The book is 169 pages plus short appendices and an index. The first third consists primarily of press releases summarizing each mission, including the spacecraft and the planned landing site. This is followed by several short papers summarizing the engineering and scientific results from the missions, including an analysis of the Surveyor 3 equipment returned by the Apollo 12 crew and a discussion of the contamination found on the camera. Although initially scientists thought that biological contamination had been carried to the Moon and had survived there for years until returned to Earth, later the scientific consensus shifted and scientists suspected that the contamination probably occurred on Earth during the examination. That hypothesis is not discussed in this book, however.

An interesting section concerns proposed follow-on missions to the Block I Surveyor configuration. The spacecraft manufacturer, Hughes, proposed Block II and Block III versions with more scientific instruments. The Block III version in particular would be a long-duration mission equipped with multiple solar panels and even a radioisotope thermoelectric generator. It could operate on the lunar far side. Its scientific instrument suite could consist of seismometers, chromatographs, spectrometers and micrometeoroid detectors. One ambitious proposal was for a robotic lunar rover. The Block II and III spacecraft could extend scientific observations to the entire Moon. But Apollo was already consuming huge amounts of money, and it was hard for scientists to justify continued robotic missions to the Moon. In fact, after the initial batch of Lunar Orbiter and Surveyor missions, robotic exploration of the Moon stopped for over two decades.

Like many of Apogee’s books, this one includes a CD-ROM. The CD contains a number of scanned documents, including the analysis of Surveyor 3 parts returned by Apollo 12 and Surveyor mission reports from flights 1, 2 and 3, as well as an overall Surveyor program results document. There is also a Surveyor slide show that was rather disappointing. It consists of a lot of interesting color and black and white photographs from the Surveyor program, including many preflight construction and integration photos as well as some amusing beauty shot artwork. However, they are all barely larger than thumbnail size and in an MPG1 file format that runs in a small viewing window. The slideshow is primarily a tease, and one wishes that the photos were actually available as high-quality scanned images instead. Of course, the work involved in producing such a digital photo archive is substantial, but the slideshow is in some ways annoying for promising more than it delivers.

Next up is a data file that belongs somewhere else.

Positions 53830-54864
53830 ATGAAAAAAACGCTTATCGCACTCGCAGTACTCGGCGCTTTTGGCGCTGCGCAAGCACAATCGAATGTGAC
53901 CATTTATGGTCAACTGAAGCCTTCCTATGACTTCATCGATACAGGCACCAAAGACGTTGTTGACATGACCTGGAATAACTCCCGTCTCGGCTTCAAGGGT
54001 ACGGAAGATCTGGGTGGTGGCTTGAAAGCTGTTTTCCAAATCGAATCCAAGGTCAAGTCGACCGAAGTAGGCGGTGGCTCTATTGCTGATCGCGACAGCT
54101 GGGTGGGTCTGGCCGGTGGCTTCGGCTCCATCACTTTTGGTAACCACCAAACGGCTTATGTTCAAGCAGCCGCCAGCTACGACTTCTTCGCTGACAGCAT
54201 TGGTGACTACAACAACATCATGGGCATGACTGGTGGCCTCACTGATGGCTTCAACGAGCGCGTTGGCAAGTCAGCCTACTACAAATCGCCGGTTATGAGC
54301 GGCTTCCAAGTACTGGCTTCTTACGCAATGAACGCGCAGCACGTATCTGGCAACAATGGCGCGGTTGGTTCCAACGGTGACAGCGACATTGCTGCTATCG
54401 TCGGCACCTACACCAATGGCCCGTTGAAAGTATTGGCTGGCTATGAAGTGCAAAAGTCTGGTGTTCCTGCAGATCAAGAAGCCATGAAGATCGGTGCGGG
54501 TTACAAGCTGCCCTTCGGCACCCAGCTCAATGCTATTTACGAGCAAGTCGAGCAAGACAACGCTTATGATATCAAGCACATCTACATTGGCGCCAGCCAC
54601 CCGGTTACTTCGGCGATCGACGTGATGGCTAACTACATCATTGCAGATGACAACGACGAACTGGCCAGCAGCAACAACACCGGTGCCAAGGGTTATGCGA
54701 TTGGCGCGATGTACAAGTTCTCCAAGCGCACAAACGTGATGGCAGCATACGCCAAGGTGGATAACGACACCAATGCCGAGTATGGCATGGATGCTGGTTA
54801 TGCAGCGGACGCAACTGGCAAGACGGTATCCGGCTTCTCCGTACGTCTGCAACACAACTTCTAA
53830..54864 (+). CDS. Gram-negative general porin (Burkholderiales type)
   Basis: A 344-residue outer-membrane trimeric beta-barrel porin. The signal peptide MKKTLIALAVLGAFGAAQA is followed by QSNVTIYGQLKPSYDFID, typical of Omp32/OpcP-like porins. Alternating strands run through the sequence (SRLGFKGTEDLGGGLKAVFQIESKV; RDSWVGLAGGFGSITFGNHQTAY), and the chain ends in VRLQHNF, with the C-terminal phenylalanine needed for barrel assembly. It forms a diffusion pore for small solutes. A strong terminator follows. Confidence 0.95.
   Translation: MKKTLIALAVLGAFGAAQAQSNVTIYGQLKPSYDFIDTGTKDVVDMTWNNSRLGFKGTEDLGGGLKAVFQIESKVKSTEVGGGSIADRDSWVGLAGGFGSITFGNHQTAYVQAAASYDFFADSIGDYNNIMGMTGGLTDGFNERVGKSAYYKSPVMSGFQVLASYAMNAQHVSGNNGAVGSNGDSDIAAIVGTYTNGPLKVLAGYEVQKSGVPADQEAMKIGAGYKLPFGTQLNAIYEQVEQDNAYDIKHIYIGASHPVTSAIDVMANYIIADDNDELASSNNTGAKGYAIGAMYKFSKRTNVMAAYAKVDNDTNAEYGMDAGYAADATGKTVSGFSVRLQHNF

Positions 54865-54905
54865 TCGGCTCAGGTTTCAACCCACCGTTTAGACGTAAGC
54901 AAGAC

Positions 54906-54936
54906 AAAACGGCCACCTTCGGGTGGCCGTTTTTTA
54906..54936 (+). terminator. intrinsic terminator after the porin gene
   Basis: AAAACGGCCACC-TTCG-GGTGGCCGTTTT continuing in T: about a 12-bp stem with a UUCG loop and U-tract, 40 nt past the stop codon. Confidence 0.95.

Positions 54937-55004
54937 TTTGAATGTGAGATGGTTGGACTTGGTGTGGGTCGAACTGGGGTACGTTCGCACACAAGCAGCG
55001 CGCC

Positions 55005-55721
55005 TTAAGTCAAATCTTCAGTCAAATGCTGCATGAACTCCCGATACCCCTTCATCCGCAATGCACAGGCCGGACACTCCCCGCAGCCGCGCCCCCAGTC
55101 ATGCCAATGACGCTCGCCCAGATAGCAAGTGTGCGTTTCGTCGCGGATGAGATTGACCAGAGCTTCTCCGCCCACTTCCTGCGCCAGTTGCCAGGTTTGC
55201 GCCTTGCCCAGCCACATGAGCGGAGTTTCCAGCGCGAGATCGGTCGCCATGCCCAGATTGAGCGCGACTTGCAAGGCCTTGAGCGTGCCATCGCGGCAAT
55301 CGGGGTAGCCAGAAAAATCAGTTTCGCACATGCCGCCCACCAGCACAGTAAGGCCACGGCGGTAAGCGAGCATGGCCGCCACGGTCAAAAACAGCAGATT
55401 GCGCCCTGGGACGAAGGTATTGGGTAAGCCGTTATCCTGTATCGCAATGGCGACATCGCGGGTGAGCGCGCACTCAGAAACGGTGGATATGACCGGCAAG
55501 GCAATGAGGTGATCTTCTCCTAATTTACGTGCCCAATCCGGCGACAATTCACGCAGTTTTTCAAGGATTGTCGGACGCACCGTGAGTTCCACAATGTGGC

The Block II and III spacecraft could extend scientific observations to the entire Moon. But Apollo was already consuming huge amounts of money, and it was hard for scientists to justify continued robotic missions to the Moon.

Apogee Books is increasingly switching to a “print on demand” approach for its titles, meaning that rather than printing hundreds or thousands of copies and distributing them to bookstores like Borders and Barnes and Noble and selling them through Amazon.com, the company will print only dozens at a time and sell them directly through their website. Although less convenient for consumers (it will not result in the substantial discounts one can obtain through Amazon), it does mean that more obscure space topics are likely to remain available to interested readers. Surveyor: Lunar Exploration Program: The Official Mission Reports is a good buy for $17.95.

A lot of history remains to be written about Surveyor, but it primarily centers not on the missions and their results, but on the engineering and programmatic challenges that NASA, the Jet Propulsion Laboratory, and Hughes faced developing the spacecraft. Until somebody writes that book, this is a good buy for anybody interested in the early history of robotic exploration of the Moon.


Home